Fitness Files: To run with shin splints or not to run?

"You're not going to like it, but here's what you should do," said my husband. "Don't hike Monday, don't run the rest of the week, don't race."

I'd just returned from my Saturday morning run to tell him, "Catherine kicked me off the trail when I said the words 'shin splints.'"

Earlier that morning, runners met in Corona del Mar, exchanged hellos and took off. I lagged behind, way behind. My friend Catherine looked back, stopped, waited. As she joined my snail-like gait, I confessed that the reason for my 12-minute-mile pace was shin splints.

"Go home, Carrie," she commanded, "Years ago, I raced with shin splints, got a stress fracture and a broken tibia. Don't race Sunday."

Daily Pilot readers lived through my year of preparation for the LA Marathon on March 9. I took first place among females 70 to 74 years old. Weeks of 50-mile pounding left my legs a bit bedraggled.

However, our own OCMarathon/Half Marathon is this Sunday, and I've paid a nonrefundable $128 to race. The big investment's one reason to show up.

Are shin splints a reason to stay home?

And if I show up race day but dawdle, protecting my shins, why would I care about a slow finish time?

According to the Mayo Clinic, shin splints are "pain along the tibia, the large bone in the front of your leg."

WebMD tells it like this: "Shin splints are very common. Runners might get them after ramping up their workout intensity."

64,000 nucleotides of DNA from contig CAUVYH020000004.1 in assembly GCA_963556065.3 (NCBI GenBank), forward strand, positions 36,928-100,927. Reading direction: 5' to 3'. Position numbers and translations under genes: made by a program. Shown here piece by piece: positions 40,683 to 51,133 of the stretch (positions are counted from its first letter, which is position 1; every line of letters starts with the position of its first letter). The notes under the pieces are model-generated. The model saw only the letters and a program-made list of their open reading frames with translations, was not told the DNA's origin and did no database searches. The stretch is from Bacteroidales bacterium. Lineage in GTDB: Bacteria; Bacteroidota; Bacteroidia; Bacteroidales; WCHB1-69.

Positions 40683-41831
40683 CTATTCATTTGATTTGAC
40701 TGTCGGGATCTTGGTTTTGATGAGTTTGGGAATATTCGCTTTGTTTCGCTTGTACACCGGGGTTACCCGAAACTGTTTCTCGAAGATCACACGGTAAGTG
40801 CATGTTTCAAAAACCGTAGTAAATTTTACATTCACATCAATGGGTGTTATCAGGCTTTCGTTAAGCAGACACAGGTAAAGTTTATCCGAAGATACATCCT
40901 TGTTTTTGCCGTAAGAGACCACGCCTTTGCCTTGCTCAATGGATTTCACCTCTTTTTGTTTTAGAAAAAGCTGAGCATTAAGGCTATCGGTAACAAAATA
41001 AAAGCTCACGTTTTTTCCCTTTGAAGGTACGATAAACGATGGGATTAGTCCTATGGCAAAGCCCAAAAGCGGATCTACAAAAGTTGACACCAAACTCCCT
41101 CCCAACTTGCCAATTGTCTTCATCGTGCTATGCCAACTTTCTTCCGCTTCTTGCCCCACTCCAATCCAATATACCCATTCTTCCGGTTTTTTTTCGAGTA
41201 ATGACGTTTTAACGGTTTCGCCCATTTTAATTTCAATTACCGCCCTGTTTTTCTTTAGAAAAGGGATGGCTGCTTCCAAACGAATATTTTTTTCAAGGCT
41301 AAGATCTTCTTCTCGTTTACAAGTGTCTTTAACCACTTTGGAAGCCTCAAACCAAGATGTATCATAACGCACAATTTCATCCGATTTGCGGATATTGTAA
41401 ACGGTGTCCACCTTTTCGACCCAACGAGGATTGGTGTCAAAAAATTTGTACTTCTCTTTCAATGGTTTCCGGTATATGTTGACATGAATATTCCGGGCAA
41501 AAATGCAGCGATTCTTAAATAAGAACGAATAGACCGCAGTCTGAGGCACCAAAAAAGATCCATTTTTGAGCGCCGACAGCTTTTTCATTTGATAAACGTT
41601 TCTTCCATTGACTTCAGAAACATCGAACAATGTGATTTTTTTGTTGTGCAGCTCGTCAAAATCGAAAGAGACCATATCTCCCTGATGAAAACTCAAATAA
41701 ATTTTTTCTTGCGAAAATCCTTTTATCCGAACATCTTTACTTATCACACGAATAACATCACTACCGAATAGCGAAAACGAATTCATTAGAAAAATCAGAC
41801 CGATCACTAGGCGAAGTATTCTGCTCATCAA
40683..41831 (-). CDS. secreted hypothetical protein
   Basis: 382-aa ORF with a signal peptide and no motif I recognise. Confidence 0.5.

Both sites advise rest, ice, arch supports, occasional use of anti-inflammatories, range of motion exercises and physical therapy.

That's web research. Here's how friends weigh in.

Gino, a former speedster: "Relax, race at a slow pace. I remember saying, 'The day I run a four-hour marathon, I'll quit.' After the auto accident where I smashed my leg, I adjusted. I'm happy with four-hour marathons."

My friend, Geoff, a doctor: "Don't race injured."

Annie, a hiker, biker and golfer: "Race the half-marathon and then rest after."

I've listened to friends. Now it's up to me.

Following WebMD and Mayo, I wear orthotics, do physical therapy exercises and have cut back mileage and started taking ibuprofen.

In my opinion, this shin splint injury falls in a gray area.

When I'm really injured, I stop. Hardly able to walk, I postponed Boston 2007 for a year. I missed Marine Corps Marathon 2009 when I couldn't straighten my leg. Both times, I took months off and healed.

Shin splints allow me to power hike, walk and run at a leisurely pace — all without pain.

But horrors — a slow finish time? I regularly finish half-marathons in around two hours. What if I come in at two hours, 40 minutes, protecting my shins?

Odd to begin worrying about athletic performance at 70.

Before writing about the LA Marathon in the Daily Pilot over the past year, I felt that race results were inconsequential. Now, I feel as though I have a reputation to uphold.

Maybe I'll listen to my husband and stay home.

And maybe I won't.

Newport Beach resident CARRIE LUGER SLAYBACK is a retired teacher who ran the Los Angeles Marathon at age 70, winning first place in her age group. Her blog is

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